Larry speeds on up as the traffic starts moving and when he gets four or five lengths up he goes over into the middle lane and then he goes over into the right lane because their exit’s coming up. This truck driver speeds up, gets beside them on the driver’s side and starts coming over into their lane and when they see that truck coming over, they start moving over to where their tires are on the emergency lane.
Well he keeps coming and not only comes completely in their lane, but when they go in the emergency lane he comes over into the emergency lane with them and so then they go into the grass. Well when they go into the grass, he loses control and the car fishtails around and hits the gas tank that’s on the trailer and then his car flips rolls about five times. The truck driver just keeps going.
A bunch of witnesses see this and they go catch the guy. The guy is driving his Uncle’s truck and his Uncle’s got a lot of bad history on his driving record. What we later decided after being on the case for a long time was that probably the Uncle was driving and that this guy just told the cops that he was driving but in any event, he stops way up the road, he never comes back, nobody else ever gets out of the truck but him and all these witnesses say this truck tried to kill these people.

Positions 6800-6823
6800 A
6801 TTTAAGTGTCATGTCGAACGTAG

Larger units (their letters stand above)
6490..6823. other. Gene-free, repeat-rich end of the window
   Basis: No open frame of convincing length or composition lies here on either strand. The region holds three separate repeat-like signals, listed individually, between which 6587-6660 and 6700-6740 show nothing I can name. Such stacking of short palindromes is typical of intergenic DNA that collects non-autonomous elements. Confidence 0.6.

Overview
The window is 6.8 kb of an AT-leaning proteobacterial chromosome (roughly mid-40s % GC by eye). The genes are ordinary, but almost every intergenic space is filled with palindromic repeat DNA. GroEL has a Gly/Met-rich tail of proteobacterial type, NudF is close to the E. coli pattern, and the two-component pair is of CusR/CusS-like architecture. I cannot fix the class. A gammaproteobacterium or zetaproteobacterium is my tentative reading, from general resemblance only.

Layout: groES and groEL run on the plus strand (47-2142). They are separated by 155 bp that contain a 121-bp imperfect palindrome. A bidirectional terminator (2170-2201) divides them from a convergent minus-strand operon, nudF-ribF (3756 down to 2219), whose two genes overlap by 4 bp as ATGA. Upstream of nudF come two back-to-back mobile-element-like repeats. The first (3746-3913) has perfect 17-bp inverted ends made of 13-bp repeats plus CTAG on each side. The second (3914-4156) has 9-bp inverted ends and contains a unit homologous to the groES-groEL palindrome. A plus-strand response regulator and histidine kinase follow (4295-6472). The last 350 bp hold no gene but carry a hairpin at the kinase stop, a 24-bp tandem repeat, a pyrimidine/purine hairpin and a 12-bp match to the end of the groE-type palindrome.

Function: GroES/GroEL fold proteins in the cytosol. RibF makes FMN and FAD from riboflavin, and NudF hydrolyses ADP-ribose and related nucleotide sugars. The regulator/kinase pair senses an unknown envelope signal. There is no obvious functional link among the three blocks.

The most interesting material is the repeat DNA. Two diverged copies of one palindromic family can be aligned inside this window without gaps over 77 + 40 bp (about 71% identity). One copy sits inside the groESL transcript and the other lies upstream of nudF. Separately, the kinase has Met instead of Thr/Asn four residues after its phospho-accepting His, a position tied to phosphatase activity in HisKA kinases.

His story is “No, I was just changing lanes. I didn’t know he was over there. I didn’t make any gun signs at them” and then he tells other people that gets back to us “oh, they flipped the finger at me” and our guy says I didn’t flip the finger at him. When he started coming into my lane, I rolled my window down and I started waving at him “hey, hey we’re over here. Don’t hit us.”
So anyway, they flip, Larry’s knocked out, he gets a head injury, he gets a serious fracture on his collar bone, he gets ribs broken, he gets a spinal disc injury and Donna suffers a loss of consciousness and a lot of bruising and some sprains and strains and so forth. Larry actually gets a surgical open procedure with fixation (metal parts in his spine)and gets a lot of injections and she gets injections and a lot of treatment.